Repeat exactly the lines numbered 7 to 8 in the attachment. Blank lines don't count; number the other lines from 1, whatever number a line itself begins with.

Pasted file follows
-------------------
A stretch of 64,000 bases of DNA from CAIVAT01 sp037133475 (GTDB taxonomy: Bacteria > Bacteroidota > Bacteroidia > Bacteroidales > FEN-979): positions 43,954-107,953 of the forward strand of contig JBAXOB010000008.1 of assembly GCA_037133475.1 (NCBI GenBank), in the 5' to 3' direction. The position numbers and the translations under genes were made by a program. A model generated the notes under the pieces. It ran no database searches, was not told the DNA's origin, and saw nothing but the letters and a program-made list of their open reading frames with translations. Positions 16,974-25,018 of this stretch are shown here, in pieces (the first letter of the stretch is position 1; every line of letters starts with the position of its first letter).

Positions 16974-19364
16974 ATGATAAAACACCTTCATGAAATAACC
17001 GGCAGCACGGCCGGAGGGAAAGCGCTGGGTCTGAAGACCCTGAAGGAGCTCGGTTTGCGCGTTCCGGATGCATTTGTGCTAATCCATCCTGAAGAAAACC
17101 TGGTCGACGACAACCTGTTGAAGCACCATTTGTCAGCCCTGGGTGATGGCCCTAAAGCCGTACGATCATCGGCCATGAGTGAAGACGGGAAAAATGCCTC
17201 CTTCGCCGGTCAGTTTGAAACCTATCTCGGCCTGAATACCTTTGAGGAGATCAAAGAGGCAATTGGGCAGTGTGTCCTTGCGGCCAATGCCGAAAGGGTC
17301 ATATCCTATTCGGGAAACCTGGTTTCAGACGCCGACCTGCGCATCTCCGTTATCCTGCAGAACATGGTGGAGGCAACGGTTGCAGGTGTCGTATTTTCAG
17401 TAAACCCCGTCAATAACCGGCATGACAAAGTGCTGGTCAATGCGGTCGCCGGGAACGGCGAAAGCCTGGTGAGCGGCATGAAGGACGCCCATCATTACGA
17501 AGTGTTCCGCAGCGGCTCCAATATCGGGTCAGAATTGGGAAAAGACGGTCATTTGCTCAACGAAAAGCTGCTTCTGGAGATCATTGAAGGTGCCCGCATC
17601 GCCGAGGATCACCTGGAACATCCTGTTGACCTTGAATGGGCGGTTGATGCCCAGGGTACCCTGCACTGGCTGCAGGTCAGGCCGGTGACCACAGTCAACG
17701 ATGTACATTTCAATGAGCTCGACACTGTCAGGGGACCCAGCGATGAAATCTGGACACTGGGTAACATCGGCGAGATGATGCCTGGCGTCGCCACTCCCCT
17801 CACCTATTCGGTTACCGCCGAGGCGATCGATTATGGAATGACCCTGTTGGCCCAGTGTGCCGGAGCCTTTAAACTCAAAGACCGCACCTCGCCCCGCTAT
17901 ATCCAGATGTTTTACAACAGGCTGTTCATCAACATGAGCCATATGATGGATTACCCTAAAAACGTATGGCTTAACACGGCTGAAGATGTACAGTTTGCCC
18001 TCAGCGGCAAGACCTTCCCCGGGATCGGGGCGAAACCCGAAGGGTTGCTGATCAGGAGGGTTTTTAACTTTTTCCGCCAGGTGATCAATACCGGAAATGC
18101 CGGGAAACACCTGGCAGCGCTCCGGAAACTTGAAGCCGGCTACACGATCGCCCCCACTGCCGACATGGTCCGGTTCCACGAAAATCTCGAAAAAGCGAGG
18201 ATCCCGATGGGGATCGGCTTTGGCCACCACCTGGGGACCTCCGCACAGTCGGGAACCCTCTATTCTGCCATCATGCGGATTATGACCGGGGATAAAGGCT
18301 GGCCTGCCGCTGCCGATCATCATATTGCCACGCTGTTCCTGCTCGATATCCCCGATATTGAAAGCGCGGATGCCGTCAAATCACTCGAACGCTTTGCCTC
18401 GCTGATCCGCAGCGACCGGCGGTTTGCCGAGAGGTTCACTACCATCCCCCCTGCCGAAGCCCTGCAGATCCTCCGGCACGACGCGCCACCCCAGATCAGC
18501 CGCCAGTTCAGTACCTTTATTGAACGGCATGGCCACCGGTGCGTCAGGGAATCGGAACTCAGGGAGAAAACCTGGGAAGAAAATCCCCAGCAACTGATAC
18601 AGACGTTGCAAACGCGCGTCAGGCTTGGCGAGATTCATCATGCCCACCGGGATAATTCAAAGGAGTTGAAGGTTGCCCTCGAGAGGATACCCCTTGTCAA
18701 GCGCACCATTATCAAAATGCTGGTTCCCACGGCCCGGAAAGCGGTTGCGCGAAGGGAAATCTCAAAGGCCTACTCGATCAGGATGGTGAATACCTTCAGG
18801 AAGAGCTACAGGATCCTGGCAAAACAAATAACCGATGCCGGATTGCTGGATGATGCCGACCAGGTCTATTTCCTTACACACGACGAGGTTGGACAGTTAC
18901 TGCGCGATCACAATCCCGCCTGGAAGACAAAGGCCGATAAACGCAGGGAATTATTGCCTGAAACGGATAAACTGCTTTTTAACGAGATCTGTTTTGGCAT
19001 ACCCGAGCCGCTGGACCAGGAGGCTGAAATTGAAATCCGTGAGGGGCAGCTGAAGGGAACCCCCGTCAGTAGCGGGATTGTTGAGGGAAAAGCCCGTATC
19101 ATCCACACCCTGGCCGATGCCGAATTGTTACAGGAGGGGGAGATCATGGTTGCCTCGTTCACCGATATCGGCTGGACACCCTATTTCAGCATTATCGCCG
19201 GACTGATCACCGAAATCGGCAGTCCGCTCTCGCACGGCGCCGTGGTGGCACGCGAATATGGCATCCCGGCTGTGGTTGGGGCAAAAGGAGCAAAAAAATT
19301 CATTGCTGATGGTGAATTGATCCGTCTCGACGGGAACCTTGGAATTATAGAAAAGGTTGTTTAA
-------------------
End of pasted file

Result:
17301 ATATCCTATTCGGGAAACCTGGTTTCAGACGCCGACCTGCGCATCTCCGTTATCCTGCAGAACATGGTGGAGGCAACGGTTGCAGGTGTCGTATTTTCAG
17401 TAAACCCCGTCAATAACCGGCATGACAAAGTGCTGGTCAATGCGGTCGCCGGGAACGGCGAAAGCCTGGTGAGCGGCATGAAGGACGCCCATCATTACGA